Teaching Assessing ELL Students in Content-Advanced Theory and Practice
This course includes an examination of theory, research, and practice regarding the process of second language acquisition and various strategies for teaching English Language Learners (ELL) subject matter content in urban K-12 classrooms. Prospective and current urban teachers will learn how to modify mainstream course materials and instructional strategies so that ELL students can engage in course content while simultaneously developing their English language skills. Course activities and expectations include demonstrating teaching strategies; developing lesson modifications; evaluating textbooks and other materials and resources available in the field; and examining issues in testing students of limited English proficiency for placement, diagnosis, exit, and evaluation. There is a requirement of a 10-hour field experience in urban setting involving classroom participant-observations and working with an ELL student.
Note: Admission to Urban Teacher Program as a post-baccalaureate student required to register. Clinical field experience hours are part of the course requirements.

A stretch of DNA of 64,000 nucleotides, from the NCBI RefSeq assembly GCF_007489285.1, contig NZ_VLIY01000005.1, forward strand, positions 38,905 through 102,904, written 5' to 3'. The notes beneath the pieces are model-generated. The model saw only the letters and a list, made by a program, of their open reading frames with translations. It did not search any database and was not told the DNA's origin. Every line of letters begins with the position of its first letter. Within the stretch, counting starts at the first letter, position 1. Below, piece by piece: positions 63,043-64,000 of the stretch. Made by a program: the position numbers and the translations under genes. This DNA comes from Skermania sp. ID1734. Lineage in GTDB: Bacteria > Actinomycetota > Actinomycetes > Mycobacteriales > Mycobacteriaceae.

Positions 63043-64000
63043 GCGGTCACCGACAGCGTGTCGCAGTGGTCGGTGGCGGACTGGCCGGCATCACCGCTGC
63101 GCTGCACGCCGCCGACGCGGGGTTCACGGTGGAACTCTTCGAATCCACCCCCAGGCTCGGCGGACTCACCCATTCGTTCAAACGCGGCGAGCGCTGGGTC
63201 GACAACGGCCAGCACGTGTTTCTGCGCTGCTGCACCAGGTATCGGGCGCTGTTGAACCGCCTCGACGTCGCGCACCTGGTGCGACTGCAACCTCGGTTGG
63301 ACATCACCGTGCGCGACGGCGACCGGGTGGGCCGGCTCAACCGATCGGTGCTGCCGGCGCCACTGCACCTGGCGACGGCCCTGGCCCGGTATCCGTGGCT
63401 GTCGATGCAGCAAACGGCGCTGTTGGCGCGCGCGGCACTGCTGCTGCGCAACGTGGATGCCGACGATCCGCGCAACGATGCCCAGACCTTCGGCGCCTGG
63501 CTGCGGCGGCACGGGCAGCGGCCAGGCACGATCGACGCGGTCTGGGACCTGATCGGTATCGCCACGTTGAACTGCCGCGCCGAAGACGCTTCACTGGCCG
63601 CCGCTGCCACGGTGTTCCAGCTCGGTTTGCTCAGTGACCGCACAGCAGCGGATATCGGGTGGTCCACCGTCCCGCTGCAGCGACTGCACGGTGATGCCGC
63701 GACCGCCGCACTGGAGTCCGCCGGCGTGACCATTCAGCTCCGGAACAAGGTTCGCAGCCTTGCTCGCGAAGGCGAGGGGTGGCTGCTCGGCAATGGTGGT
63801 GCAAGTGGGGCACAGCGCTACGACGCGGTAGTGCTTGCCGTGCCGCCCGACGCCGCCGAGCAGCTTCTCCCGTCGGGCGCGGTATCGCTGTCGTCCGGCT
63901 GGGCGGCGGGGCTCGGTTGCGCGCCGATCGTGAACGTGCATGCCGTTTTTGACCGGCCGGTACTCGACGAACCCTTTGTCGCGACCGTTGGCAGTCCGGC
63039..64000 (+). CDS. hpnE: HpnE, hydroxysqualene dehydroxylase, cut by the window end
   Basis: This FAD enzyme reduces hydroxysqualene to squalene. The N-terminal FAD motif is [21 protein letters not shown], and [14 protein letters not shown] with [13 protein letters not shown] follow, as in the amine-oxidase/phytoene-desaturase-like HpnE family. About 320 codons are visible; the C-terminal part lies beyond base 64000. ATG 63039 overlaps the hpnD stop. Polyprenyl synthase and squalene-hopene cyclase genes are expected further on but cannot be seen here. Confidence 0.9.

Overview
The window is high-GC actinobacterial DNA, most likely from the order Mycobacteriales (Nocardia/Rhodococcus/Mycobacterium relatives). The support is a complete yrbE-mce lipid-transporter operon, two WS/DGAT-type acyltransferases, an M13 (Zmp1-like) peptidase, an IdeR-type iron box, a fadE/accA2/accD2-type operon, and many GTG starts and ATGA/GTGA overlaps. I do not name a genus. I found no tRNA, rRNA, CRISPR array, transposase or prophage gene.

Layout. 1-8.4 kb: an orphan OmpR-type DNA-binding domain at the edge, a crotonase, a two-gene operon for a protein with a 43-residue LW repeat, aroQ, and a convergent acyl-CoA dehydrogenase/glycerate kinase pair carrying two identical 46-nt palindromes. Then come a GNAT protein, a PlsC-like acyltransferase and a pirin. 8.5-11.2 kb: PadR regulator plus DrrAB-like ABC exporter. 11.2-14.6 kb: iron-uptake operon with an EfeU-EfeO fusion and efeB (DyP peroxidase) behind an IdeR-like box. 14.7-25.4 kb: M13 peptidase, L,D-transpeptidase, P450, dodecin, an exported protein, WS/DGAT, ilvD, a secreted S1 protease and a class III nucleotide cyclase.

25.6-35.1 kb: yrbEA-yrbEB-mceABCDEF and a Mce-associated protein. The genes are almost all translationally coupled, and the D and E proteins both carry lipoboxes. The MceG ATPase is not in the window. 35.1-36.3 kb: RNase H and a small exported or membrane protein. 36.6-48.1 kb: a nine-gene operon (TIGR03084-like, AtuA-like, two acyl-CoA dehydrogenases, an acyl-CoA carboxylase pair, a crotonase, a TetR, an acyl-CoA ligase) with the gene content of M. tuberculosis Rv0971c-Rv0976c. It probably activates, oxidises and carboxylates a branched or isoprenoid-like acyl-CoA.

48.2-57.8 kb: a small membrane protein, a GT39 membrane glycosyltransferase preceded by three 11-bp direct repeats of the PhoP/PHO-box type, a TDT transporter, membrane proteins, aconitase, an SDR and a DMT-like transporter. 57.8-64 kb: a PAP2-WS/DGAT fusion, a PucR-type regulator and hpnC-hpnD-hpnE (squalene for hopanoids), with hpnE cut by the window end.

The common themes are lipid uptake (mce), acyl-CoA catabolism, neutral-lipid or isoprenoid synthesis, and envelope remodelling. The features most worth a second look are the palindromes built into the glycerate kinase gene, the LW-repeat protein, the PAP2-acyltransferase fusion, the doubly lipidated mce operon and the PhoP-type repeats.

- Analyze past and present methods of teaching ELL students, including the underlying foundations for these methods based on theories of second language acquisition.
- Develop age-appropriate techniques for teaching the four language skills ¿ listening, speaking, reading, and writing ¿ within an integrated, content-based approach.
- Identify and analyze assessment instruments for diagnosis and evaluation.
- Integrate the social, cultural, and learner-centered aspects of teaching ELL students.
- Plan and demonstrate a lesson and assessment (related to the content area/grade level of licensure) that includes explicit accommodations for ELL students.
- Understand current issues in the field of bilingual/ESL education, including historical development, terminology, legal basis, and rationales.
- Understand special issues in the testing of limited ELL students, including cultural bias in tests, intelligence testing, and testing for placement in special education.